Cigar Review

Cohiba Serie M

Cohiba Serie M

We, as cigar enthusiasts, will think of Nicaragua, Dominican Republic, Honduras, and so on when it comes to discovering where a particular cigar originates from but, what about the USA? Well, here we have a cigar “Serie M” by Cohiba Cigars that is made right here in the USA; constructed at the El Titan de Bronze Factory in Miami Florida to be exact. General Cigar announced the limited edition project earlier in the year 2021. 

Some of you may know the history of Cohiba others may not. The Cohiba brand has its origins in Cuba going back to 1968. The U.S. version of the brand is owned by Scandinavian Tobacco Group and has been in the U.S. since 1981. For the most part, the U.S. version has come out of General Cigar’s Dominican factory, but for the past few years, the Cohiba band has been produced by other factories owned by General Cigars including Honduras (Cohiba Royale), Nicaragua (Cohiba Nicaragua), and now the United States (Cohiba serie M).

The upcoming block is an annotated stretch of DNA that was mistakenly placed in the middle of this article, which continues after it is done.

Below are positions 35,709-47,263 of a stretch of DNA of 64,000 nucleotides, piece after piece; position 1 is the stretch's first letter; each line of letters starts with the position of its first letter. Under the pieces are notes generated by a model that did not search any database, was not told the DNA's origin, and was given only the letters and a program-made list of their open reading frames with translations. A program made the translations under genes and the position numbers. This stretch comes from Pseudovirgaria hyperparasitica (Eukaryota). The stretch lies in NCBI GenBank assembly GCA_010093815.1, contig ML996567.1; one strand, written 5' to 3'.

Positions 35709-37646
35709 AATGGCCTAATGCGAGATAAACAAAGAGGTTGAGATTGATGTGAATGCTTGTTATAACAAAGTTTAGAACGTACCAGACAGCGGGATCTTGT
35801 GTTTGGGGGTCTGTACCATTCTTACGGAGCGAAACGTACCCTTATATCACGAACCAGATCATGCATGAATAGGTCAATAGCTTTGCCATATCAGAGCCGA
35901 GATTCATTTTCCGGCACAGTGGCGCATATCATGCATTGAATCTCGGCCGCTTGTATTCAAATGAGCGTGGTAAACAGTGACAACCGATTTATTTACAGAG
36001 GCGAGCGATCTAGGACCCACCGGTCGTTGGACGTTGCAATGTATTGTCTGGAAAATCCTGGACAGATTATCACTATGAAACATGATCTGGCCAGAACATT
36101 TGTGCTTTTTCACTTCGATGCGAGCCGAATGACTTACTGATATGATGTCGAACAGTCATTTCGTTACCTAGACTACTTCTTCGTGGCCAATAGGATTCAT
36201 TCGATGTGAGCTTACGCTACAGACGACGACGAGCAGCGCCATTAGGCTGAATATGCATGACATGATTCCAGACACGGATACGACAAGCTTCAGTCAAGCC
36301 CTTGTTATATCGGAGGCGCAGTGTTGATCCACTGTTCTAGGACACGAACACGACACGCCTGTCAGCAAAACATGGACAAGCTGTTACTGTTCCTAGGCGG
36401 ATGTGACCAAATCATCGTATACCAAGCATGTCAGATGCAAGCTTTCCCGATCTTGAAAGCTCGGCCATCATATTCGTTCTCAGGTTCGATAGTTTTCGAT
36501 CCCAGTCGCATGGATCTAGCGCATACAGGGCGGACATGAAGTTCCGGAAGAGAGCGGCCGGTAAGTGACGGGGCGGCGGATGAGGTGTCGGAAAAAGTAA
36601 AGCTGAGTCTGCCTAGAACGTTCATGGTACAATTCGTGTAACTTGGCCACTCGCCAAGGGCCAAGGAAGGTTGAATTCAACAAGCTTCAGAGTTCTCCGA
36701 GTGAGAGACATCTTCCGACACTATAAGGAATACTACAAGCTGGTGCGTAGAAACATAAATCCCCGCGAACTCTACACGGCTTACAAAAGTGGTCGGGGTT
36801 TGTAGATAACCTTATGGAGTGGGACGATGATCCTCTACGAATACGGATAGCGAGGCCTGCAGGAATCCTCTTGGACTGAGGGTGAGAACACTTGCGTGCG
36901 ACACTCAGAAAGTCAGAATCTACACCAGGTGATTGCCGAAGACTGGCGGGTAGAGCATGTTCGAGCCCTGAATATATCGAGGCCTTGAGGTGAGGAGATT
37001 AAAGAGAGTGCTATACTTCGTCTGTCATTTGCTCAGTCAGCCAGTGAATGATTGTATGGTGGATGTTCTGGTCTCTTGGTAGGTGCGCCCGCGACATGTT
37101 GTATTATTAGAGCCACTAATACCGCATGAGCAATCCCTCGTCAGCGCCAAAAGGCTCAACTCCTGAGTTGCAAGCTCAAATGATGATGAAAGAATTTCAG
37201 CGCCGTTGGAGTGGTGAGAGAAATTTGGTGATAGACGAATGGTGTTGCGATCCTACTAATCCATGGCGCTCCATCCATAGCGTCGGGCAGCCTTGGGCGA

The Cohiba Serie M is a Nicaraguan forward blend. Nicaraguan tobacco makes up the wrapper, binder, and filler. The wrapper is a Nicaraguan Corojo, which marks the fist time that leaf has been used on Cohiba cigar. There is a double binder with both leaves from Nicaragua. The fillers contain leaves from two regions of Nicaragua (Jalapa and Esteli) and also contain some Domincan Piloto Cubano tobacco. Learning about the origin of this cigar I’m ready to light up and get into my review! 

Having a few cold draws to start this process I’m picking up some natural tobacco notes with some cedar and citrus. Very earthy which kind of dried my mouth out a little. Had a couple sips of water to get my palate ready and here I go with the light up.